In horses West Nile Virus causes encephalitis — swelling of the brain and spinal cord. Once a horse has been bitten, it may take five to 15 days for symptoms to appear. The most common clinical signs in horses are muscle tremors and an altered gait. Other symptoms include loss of appetite, depression, weakness of the hind limbs, partial paralysis, fever, impaired vision, ataxia, head pressing, aimless wandering, convulsion, inability to swallow, circling, hyperexcitability, coma, and death. Affected horses may develop a fever 10 days before clinical signs appear. Many of the clinical symptoms are similar to those exhibited by horses with rabies, Equine Protozoal Meylities (EPM), equine encephalitis, and other serious neurological diseases. If symptoms are present, a veterinarian should be contacted immediately. There is no specific treatment for West Nile Virus other than supportive veterinary care standard for animals infected with a viral agent. Data has indicated a 30-40 percent mortality rate.

Prevention

Vaccination

A vaccine is approved for horses but must be administered by a veterinarian. For horses never vaccinated for West Nile Virus, the initial vaccine is a two-injection series given three weeks apart. Both injections are necessary to provide protection. Maximum protection occurs three to four weeks after the second injection. If a horse previously received the two-injection series, a single booster within six months of peak mosquito season is recommended. A booster every four to six months during mosquito season is suggested for horses in warmer climates. In Nebraska as of 2007, most veterinarians recommended previously vaccinated horses receive a single West Nile Virus booster in late spring or early summer. Foals born to mares that have been vaccinated for this virus should have the two-shot series at six months of age (two injections, three weeks apart). If the mare was not vaccinated, a three-injection series (three weeks apart) initiated at three months is suggested.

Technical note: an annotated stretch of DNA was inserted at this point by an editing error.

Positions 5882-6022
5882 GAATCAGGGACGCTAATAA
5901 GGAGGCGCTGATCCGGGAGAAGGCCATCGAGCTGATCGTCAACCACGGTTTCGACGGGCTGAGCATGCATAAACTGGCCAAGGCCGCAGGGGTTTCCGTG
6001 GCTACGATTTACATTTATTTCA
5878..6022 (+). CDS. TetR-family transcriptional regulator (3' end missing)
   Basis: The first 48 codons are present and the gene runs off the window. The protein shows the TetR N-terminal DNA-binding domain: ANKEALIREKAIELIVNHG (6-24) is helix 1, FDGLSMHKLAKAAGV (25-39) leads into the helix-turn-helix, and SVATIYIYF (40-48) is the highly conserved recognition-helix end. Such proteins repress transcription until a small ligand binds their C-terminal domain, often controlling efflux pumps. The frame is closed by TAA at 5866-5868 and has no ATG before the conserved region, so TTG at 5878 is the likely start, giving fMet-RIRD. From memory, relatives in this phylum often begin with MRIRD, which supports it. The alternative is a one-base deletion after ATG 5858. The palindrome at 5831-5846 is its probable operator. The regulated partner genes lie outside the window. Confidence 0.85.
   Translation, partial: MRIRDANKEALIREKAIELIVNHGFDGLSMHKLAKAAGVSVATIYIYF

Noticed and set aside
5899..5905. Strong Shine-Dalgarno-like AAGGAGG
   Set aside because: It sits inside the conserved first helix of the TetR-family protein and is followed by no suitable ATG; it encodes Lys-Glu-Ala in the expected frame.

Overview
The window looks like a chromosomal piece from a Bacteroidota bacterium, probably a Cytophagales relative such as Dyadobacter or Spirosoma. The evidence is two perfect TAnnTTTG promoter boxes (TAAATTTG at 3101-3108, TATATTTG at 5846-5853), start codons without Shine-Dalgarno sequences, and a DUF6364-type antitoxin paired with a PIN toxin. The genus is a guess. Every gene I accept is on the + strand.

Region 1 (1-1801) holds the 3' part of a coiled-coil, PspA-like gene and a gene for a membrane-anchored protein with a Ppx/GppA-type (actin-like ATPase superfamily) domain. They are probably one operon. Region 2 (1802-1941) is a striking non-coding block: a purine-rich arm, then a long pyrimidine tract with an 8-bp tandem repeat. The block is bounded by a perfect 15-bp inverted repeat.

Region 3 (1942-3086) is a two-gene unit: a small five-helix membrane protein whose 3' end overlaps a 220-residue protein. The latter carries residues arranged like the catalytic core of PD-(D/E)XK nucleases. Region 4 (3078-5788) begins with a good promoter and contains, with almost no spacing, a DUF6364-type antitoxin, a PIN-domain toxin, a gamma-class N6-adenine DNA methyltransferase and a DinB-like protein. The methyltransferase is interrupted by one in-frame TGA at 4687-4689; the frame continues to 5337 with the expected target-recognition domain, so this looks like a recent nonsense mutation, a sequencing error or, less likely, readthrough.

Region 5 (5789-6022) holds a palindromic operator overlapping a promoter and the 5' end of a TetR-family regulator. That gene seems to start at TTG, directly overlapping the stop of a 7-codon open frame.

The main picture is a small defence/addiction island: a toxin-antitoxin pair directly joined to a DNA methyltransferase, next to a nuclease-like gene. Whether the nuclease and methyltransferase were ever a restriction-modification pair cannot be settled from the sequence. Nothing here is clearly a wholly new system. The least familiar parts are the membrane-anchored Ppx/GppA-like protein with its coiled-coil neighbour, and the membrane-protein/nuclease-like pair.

Other equine encephalitic diseases (sleeping sickness: eastern equine encephalitis, western equine encephalitis, and Venezuelan equine encephalitis) belong to a different family of viruses for which there is not cross-protection. As a result, horses should be vaccinated specifically for West Nile Virus as well as the various forms of equine encephalitis. Horse owners should consider West Nile Virus vaccinations one of the standard vaccines.

In a study to determine the effectiveness of the vaccine, a group of horses that had been vaccinated 12 months previously and a group of non-vaccinated horses were given West Nile Virus. Eighty-one percent of the non-vaccinated horses developed the disease, but only one of the vaccinated horses developed it, so the vaccine was reported to be 94 percent effective.

Mosquito Control

Limiting exposure to mosquitoes is fundamental to helping prevent the spread of West Nile Virus. Reducing the amount of standing water available for mosquito breeding is a key factor. Other mosquito control guidelines include:

Steps that can be taken with horses to prevent mosquito problems include:

Web Sites for More Information

Nebraska Department of Health and Human Services (NDHHS)
http://www.hhs.state.ne.us/wnv/

U.S. Department of Agriculture, APHIS
http://www.aphis.usda.gov/vs/nahss/equine/wnv/

Center for Disease Control and Prevention (CDC)
http://www.cdc.gov/ncidod/dvbid/westnile/index.htm

This publication has been peer reviewed.


Visit the University of Nebraska–Lincoln Extension Publications Web site for more publications.
Index: Animal Diseases
Horses
Issued July 2008